You can find the complete job description here. In addition, the obligations and responsibilities of Graduate Teaching Assistants (and also lecturers and students) are laid out more fully in the Code of Good Practice for Undergraduate Programmes: Teaching, Learning and Assessment .
A summary of the main duties is detailed below.
Allowing for some minor variations between courses, the main duties of a Graduate Teaching Assistant (GTA) are to support the weekly lectures by running class groups of students using the problem sets provided. The lecturer in charge of the course sets much of the content to be covered in the classes.
You should be punctual for your teaching commitments. Classes run for fifty minutes, starting at five minutes past the hour and finishing at five minutes to the hour. You should teach for the full fifty minute period.
End your class on time out of consideration for your students and for the next class teacher scheduled to use the room. Leave your classroom tidy. Clean the whiteboard, log out of the computer, return furniture to default positions, and take all your materials out with you. If you find that another class teacher repeatedly overruns his/her class time, and/or leaves your room in an unacceptable state prior to the start of your class, you may drop Timetables an email informing them of your concerns.
If you need to cancel a class, if for example you are ill, inform Timetables as soon as you can. You should arrange to make up the missed class at the next available opportunity. Also email email@example.com and tell the Course Lecturer as a matter of courtesy.
In addition, you should spend time each week preparing well for classes, even if you are confident with the course material. Familiarise yourself with the course material, plan your class and try to anticipate questions students may ask. Course materials will be provided by the Course Lecturer. Over time you will become more familiar with the course materials, so the preparation time needed will be less.
Office hours and attending meetings
You will arrange one weekly office hour (two if you teach four or more class hours per week) at a time convenient to both you and your students. You will provide academic support, discussing course material and answering questions arising from the lectures and classes. Regularly remind and encourage your students to make good use of the office hours.
Room 32L.1.30 on the 1st floor of the 32 Lincoln's Inn Fields building can be used to meet with your students. To maximise accessibility, office hours and other open-door times should start and finish on the half-hour.
Depending on the course, you may be expected to attend some or all of the weekly lectures. There may also be weekly, fortnightly or less regular meetings with the course lecturer which you should attend.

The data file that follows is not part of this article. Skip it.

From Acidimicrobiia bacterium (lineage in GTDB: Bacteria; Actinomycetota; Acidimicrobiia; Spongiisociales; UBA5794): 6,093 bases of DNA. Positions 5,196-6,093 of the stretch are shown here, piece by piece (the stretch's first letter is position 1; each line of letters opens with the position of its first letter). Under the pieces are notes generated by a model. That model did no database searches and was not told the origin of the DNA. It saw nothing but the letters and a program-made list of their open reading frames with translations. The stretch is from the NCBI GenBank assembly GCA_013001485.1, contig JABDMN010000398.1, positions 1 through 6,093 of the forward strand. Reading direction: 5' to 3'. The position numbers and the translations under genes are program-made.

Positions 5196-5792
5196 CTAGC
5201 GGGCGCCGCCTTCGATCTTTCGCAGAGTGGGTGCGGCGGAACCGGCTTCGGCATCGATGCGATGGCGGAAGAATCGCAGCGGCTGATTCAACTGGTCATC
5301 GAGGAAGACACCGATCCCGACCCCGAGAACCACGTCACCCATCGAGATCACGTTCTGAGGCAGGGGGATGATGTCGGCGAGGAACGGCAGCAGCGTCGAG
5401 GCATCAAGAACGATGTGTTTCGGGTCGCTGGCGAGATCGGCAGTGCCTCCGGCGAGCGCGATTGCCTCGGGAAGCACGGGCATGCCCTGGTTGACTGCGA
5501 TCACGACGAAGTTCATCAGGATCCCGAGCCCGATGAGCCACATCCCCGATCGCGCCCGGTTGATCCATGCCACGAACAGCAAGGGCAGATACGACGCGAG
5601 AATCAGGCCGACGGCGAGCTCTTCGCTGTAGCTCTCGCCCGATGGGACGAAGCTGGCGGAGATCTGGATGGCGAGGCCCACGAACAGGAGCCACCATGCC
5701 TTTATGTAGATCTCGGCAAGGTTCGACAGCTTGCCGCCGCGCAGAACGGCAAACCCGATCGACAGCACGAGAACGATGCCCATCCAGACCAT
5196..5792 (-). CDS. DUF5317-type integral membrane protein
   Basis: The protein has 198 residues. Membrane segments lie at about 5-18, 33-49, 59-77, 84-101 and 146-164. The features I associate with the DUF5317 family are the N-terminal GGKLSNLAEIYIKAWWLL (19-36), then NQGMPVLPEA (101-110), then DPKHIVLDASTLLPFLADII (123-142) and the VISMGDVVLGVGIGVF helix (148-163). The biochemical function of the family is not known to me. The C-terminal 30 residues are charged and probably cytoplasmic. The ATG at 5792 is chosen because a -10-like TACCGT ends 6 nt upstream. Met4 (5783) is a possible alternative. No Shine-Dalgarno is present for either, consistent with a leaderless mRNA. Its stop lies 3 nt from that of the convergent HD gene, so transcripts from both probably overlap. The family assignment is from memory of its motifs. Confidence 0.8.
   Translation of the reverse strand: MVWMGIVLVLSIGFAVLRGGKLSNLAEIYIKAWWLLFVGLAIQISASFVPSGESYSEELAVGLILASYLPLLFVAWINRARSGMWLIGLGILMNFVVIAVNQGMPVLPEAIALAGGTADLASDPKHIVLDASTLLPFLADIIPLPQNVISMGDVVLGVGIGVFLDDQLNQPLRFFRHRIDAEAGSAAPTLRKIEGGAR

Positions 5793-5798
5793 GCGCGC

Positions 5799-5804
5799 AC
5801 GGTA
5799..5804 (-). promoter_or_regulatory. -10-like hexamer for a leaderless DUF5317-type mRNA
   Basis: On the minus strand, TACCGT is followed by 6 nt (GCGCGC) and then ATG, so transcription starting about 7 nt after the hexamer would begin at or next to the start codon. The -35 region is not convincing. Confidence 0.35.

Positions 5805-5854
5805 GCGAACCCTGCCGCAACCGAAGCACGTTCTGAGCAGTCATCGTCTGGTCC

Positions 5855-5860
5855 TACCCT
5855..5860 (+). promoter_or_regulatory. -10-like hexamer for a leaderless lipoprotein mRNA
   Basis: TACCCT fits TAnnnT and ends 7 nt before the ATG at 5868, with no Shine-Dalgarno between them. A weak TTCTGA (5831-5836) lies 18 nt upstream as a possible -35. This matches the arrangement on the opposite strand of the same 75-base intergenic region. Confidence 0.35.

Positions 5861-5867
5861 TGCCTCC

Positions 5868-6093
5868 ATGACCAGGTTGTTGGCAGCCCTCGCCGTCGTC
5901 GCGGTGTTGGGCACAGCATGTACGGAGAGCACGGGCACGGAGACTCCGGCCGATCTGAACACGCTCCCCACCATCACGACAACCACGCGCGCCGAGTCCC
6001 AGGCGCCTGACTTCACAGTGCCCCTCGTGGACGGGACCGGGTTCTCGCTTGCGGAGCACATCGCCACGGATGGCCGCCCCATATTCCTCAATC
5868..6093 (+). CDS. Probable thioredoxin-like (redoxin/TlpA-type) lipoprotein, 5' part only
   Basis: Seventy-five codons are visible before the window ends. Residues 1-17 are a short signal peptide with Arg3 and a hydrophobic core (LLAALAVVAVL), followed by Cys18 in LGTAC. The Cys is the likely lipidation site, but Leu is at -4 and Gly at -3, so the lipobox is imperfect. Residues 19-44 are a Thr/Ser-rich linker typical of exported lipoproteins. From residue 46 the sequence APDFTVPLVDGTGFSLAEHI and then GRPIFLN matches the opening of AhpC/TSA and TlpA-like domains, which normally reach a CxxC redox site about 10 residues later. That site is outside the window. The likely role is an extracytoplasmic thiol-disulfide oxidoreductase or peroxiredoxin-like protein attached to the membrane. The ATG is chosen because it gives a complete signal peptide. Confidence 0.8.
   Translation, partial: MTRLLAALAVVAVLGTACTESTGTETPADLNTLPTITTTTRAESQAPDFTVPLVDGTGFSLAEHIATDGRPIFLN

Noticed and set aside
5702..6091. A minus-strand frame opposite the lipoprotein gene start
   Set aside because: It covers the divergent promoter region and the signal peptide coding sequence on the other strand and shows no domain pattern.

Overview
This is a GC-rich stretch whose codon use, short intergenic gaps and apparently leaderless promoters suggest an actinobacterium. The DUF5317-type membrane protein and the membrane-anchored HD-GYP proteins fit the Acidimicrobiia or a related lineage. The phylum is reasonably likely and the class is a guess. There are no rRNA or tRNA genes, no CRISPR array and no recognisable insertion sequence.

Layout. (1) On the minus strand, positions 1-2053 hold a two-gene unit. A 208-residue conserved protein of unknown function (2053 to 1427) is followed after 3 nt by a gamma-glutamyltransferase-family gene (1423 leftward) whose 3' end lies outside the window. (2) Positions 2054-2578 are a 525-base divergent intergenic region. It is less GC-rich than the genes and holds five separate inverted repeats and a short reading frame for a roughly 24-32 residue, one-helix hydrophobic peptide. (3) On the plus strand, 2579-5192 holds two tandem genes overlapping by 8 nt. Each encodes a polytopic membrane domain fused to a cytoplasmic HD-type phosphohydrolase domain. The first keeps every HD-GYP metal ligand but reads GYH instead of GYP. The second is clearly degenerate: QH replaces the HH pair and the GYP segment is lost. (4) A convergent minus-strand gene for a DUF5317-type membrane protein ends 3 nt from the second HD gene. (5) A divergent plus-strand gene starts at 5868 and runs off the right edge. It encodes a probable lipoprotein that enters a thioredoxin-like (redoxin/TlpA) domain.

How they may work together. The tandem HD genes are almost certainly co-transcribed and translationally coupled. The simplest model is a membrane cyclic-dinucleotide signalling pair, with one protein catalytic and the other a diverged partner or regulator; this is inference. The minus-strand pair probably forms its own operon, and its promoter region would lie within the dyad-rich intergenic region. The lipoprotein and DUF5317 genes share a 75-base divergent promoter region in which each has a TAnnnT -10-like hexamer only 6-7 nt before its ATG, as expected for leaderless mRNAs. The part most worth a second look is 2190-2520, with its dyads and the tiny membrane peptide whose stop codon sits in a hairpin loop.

There are variations between courses, but generally you will set and mark at least four pieces of course work over the year. You should read the 'Formative coursework' section in the course guide for the course you would like to teach for more precise information about coursework marking duties.
Course Lecturers will advise on the standards to which course work must be marked and will discuss the marking criteria, where applicable. Course work should normally be collected, marked and returned with written comments, within two weeks.
In the Lent and Summer Terms, you will be expected to undertake examination related duties such as script marking. You should be in London and not make any travel plans during January and May - June. Before you accept any offer of teaching you should bear in mind that you will be expected to mark scripts even if you are sitting your own examinations during the same period. It is not sufficient reason to opt out of marking because you have your own exams.
You should record student class attendance after every class using the Online Class Register system available via LSE for You. This is a strict LSE requirement for all GTAs.
You should also use the system to record marks for course work, failure to submit course work and instances of regular, unexplained absenteeism.
Another strict requirement of GTAs is to provide an end of term report (see Section 5.1 in the Handbook for Graduate Teaching Assistants) on each student, at the end of the Michaelmas and Lent terms.
Wherever possible, try to make concrete rather than generic statements. Be as objective and factual as you can. Avoid being too judgemental. Positive feedback is helpful since Academic Advisors can read your comments and may rely on them when providing references for students. Suggestions for improvement are also helpful. Since students can read your comments, please ensure that anything you write is appropriate for them to read. In general, it is best to take a supportive rather than critical stance, even if a student is performing below the required level.
The report also should include a grade for class work and class participation during the term.